A marketer's guide to programmatic advertising
There is no single answer to how programmatic advertising works. This type of advertising is a broad category that all marketers must learn, but its technical details and platform options vary widely. Programmatic advertising works by allowing marketers to automate their ad buys, but automation does not mean turnkey as marketers must observe it to ensure the best return on investment.
By 2020, marketers will spend $69 billion in programmatic ad buys, which will account for almost 90% of total online digital display advertising in the US. As so much money is invested in this type of advertising, it’s imperative that marketers making ad buying decisions understand the options, as well as the technical details of how programmatic advertising works. Through this, they can make informed decisions that drive sales.
The Technical Details of How Programmatic Advertising Works
Programmatic advertising is a form of data-driven marketing which allows users to leverage platforms to automatically buy ad space based on pre-set criteria. Primarily, it involves three separate components:
Demand Side Platforms:
DSPs are where marketers buy ad inventory. They facilitate the process by allowing marketers to purchase ads in a variety of spaces. An example of this includes the Google Ad Manager, which enables brands to display advertisements when specific, targeted keywords are searched, as well as show their ads on certain websites, among other options.
Supply Side Platforms:
The SSP is the publisher side of the platform, where sites can offer unsold ad space to the general public or a select group of brands. The publisher can connect with multiple DSPs to sell their free space and monetize websites.
Data Management Platforms:
DMPs allow brands to target their advertising by using data to better understand their audience. Such platforms collect details from website cookies to understand user buying behavior, and create groups marketers can target to ensure their best chance of sales conversion.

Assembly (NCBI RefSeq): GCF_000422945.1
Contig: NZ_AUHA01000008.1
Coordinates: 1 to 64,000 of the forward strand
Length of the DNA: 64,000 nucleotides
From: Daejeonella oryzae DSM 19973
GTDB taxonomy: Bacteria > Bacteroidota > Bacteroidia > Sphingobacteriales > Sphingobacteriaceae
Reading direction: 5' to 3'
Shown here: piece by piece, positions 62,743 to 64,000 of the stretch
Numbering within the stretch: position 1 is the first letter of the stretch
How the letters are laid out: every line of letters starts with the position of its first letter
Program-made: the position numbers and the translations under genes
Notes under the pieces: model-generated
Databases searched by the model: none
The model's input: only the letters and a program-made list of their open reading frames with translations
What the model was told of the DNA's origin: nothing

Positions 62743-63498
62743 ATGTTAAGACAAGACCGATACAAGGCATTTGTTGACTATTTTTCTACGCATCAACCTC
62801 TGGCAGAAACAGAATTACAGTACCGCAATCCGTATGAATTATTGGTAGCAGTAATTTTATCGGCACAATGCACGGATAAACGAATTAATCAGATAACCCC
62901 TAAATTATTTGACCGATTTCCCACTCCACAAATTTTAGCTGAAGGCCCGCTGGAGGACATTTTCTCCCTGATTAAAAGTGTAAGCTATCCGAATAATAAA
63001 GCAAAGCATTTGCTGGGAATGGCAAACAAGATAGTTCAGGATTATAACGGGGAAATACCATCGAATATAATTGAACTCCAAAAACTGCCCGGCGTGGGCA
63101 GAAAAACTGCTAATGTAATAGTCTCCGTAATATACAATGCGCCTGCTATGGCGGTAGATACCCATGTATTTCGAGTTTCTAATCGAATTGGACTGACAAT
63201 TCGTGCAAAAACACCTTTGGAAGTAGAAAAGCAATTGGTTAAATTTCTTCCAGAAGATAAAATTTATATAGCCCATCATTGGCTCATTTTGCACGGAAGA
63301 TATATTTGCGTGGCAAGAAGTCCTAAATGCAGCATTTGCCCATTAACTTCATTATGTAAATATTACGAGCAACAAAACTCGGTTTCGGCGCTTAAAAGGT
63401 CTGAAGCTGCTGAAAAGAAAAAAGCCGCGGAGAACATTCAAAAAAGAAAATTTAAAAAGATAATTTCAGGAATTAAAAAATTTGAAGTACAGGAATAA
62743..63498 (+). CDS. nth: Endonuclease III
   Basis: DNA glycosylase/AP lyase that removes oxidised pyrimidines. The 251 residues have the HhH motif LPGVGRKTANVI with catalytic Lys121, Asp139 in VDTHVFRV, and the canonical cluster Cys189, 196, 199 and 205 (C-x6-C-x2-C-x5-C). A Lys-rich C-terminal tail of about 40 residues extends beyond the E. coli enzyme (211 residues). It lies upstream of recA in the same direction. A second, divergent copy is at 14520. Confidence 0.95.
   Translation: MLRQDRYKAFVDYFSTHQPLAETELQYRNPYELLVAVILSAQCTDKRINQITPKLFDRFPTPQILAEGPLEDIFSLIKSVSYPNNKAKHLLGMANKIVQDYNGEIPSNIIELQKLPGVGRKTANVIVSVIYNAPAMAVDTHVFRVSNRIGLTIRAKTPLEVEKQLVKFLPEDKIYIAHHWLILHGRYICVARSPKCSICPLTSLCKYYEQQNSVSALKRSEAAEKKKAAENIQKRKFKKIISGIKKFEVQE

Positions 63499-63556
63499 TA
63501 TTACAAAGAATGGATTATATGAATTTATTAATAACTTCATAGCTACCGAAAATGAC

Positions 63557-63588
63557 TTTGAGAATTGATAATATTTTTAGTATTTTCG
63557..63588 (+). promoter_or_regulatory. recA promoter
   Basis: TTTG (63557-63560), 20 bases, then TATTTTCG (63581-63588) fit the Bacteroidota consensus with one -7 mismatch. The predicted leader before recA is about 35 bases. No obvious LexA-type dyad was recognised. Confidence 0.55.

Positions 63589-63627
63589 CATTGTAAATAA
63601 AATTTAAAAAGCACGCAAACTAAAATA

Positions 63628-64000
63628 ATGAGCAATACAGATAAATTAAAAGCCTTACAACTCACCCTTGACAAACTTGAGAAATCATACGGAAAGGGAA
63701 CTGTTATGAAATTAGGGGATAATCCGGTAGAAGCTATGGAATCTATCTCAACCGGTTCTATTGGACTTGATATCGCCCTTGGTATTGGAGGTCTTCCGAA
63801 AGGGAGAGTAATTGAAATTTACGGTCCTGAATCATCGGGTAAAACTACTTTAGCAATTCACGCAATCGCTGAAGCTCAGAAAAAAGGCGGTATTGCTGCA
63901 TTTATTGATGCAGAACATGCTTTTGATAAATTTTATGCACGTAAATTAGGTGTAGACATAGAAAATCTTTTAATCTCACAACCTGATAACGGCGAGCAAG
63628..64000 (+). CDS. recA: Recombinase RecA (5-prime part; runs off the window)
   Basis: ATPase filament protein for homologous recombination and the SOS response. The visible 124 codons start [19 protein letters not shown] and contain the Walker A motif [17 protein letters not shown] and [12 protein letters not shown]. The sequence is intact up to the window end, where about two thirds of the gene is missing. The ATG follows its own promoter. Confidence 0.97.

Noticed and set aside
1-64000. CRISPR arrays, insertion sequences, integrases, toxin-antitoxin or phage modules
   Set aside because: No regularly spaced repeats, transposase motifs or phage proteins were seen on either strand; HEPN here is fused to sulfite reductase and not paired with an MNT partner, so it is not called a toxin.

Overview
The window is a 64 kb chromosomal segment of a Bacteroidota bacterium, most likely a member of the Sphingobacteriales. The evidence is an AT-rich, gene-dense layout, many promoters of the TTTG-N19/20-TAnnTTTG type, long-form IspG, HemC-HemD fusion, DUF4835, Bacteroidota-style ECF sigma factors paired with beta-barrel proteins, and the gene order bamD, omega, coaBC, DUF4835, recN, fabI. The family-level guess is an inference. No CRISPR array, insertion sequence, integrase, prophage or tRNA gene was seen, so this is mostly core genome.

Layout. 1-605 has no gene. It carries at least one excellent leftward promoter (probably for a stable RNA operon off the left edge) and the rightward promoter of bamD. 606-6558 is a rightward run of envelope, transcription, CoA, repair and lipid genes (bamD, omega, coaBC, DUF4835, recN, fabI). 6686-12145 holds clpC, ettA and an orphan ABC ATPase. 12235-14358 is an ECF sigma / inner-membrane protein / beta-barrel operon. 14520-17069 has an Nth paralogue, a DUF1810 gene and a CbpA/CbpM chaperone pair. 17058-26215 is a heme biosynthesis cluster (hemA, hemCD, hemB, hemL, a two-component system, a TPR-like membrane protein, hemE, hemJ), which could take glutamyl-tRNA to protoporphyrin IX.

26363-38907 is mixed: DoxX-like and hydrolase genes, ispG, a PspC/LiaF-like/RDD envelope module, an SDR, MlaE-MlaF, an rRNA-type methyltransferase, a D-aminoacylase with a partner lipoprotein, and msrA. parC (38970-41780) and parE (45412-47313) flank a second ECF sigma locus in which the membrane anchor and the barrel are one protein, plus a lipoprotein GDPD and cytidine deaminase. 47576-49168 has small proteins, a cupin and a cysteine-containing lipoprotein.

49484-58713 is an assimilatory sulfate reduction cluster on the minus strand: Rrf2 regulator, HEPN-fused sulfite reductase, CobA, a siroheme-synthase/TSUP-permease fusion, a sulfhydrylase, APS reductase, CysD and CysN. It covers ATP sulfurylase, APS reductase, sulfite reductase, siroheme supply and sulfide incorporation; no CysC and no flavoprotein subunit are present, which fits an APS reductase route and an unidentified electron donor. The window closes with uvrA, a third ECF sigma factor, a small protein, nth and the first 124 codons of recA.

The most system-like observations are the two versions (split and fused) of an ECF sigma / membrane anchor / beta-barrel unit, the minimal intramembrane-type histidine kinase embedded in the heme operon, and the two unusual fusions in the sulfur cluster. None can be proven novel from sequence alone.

These three components make it possible to sell and buy ad space across the entire internet on an automated basis. This is a far more effective practice as going through sites, vetting them, and then buying ad space manually would take far too long. It would also be challenging to target the appropriate groups of individuals.
Targeting Options in Programmatic Advertising
Often, programmatic advertising is mistaken for “real-time bidding,” a common type of programmatic advertising where brands can target users based on the keywords they search. However, this is not the only option for targeting users. Brands can get much more detailed, as DMPs give them access to a wide range of information, including:
Individual online behavior:
The pages individuals check and sites they frequent can provide indications on their future purchase behaviors. The followers of a famous makeup artist on YouTube, for example, would also be strong targets for a makeup brand selling their wares on Facebook.
Purchase affinity goes a bit deeper than simple browsing preference as it creates context. An individual who leaves a positive review of a brand’s product on a popular site will be more likely to make future purchases, as they have an existing positive brand affinity.
Many individuals are surprised to learn that their actual purchases are trackable when using credit cards or other digital funding methods. While details like credit card information aren’t available, information like what consumers purchased and when is often visible to brands that wish to pay for the privilege of seeing it.
Information individuals post on an online resume site or through their credit report can often be used to estimate their annual household income, net worth, and other financial factors.